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Damages Introduction To Remedies Notes

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INTRODUCTION TO REMEDIES The principal determinant of the appropriate remedies for a breach of contract cannot be the parties' intentions at the time that the contract was entered into, as often neither party has thought about or agreed with the other what should happen if one party breaches the contract. Therefore, when asking what remedy is appropriate, we have to ask what remedy is appropriate to reflect the value of the interest we are protecting (such as the right to contractual performance, or the objects the claimant is trying to achieve by entering into the contract), and the severity of the defendant's conduct. We can group remedies into three categories:

1. Compensatory damages aim to award the claimant the loss that he has suffered as a result of the breach.

2. Non-compensatory damages have other aims, such as to reflect the bad conduct of the defendant.

3. Specific remedies, on the traditional view, directly enforce the defendant's obligations: get him to deliver the goods he contracted to etc. If you are given numbers in a problem question, work with what you have - don't make up figures for, e.g. consumer surplus.

A.

INTRODUCTORY ISSUES: DAMAGES

Questions about compensatory damages can be approached in six stages:

1. Has the claimant suffered any loss?
a. Expectation measure b. Reliance measure

2. Has the claimant suffered an actionable type of loss?
a. Financial loss b. Consumer surplus c. Distress caused by unwelcome sensory experience d. Distress caused by disappointment that the contact has been breached e. Is the breach itself a loss for which damages can be recovered?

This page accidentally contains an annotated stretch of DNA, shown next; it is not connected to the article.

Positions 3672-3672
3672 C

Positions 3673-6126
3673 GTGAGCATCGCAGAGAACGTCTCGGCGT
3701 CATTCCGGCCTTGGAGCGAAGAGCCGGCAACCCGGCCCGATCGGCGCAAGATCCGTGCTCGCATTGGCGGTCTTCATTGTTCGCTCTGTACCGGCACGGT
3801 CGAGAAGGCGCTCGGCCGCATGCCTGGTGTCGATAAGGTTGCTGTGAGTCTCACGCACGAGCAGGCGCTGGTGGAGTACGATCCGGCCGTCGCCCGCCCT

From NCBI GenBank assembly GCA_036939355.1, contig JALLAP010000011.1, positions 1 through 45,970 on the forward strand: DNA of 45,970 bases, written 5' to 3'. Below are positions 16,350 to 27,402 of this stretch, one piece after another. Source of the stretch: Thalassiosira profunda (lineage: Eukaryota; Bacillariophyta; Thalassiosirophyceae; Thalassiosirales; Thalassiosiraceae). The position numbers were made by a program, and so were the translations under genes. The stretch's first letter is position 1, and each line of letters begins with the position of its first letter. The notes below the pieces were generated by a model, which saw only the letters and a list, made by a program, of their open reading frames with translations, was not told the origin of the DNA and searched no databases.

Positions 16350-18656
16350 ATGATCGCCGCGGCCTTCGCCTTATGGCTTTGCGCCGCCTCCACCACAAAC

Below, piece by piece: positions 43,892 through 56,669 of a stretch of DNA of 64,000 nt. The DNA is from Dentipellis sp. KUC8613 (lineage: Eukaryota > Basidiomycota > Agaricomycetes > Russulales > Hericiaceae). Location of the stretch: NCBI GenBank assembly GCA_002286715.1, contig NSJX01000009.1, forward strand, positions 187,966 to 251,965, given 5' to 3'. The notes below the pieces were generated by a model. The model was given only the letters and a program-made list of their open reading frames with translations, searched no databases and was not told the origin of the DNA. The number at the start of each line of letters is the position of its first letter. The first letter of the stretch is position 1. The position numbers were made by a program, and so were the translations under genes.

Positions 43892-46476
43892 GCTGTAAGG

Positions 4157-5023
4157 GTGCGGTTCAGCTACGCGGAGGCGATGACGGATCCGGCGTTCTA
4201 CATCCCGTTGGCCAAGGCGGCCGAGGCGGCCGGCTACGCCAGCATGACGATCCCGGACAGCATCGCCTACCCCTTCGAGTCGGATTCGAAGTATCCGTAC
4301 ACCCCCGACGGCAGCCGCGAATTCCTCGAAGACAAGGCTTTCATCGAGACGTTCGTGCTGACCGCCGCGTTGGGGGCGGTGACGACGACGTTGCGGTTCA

3. Causation: did the breach cause the claimant's loss?

4. Reasonable foreseeability: was the type of loss reasonably foreseeable?

5. Mitigation: has the claimant mitigated his loss?

6. Did the claimant's fault contribute to the loss?
Damages for breach of contract convert the defendant's primary obligation to perform into a secondary obligation to pay damages. They impose obligation on the parties that they had not agreed to or intended. The following are some basic implications of the COMPENSATORY nature of damages for breach of contract:

(I) THE CLAIMANT CAN ONLY CLAIM FOR HIS OWN LOSS, NOT A THIRD PARTY'S The claimant must show not only that a breach of contract has occurred, but also that he has suffered loss as a result. The general rule is that the claimant can only recover for his own loss.Cf Alfred McAlpine Construction Ltd v Panatown Ltd [2000] 3 WLR 946 ->
occasional circumstances that can claim damages for 3 rd party

(II) ONLY THE CLAIMANT'S NET LOSS IS RECOVERABLE The requirement of mitigation by the claimant will reduce the net loss

(III) DAMAGES FOR BREACH OF CONTRACT ARE NOT PUNITIVE HL in Addis v Gramophone [1909] held that punitive damages cannot be recovered for a breach of contract.To punish someone, need the safeguards of criminal law - not appropriate for civil system Someone commits tort drops below standard of norms, breach of contract falls below standard of contract that was set by parties

(IV) Damages are assessed on the basis that the defendant would have performed his minimum legal obligation, according to the terms of the contract Lavarack v Woods of Colchester [1967] 1 QB 278 -> damages doesn't include what D would have done more eg throw in a bonus -> assess at the minimum standardB.

Cf Durham Tees Valley Airport Ltd v Bmibaby Ltd [2010] EWCA Civ 485 ->
courts can normally work out on the balance of probabilities what D would have done

QUANTIFICATION OF DAMAGES

Difficulty of assessment is no bar to recovering compensatory damages. Even where all the claimant has lost is the chance to obtain a benefit (e.g. claimant is deprived of a chance to win a prize), the court will attempt to put a value on this, providing that the claimant can show that he has lost a real or substantial, not merely a speculative, chance (Chaplin v Hicks [1911]). When ascertaining whether the claimant has suffered a loss, and if so, how much, damages will be assessed as at the date of the breach, unless this would be unjust, in which case the court can fix any other date that would be appropriate (Johnson v Agnew [1980]).

1.

THE CLAIMANT'S EXPECTATION INTEREST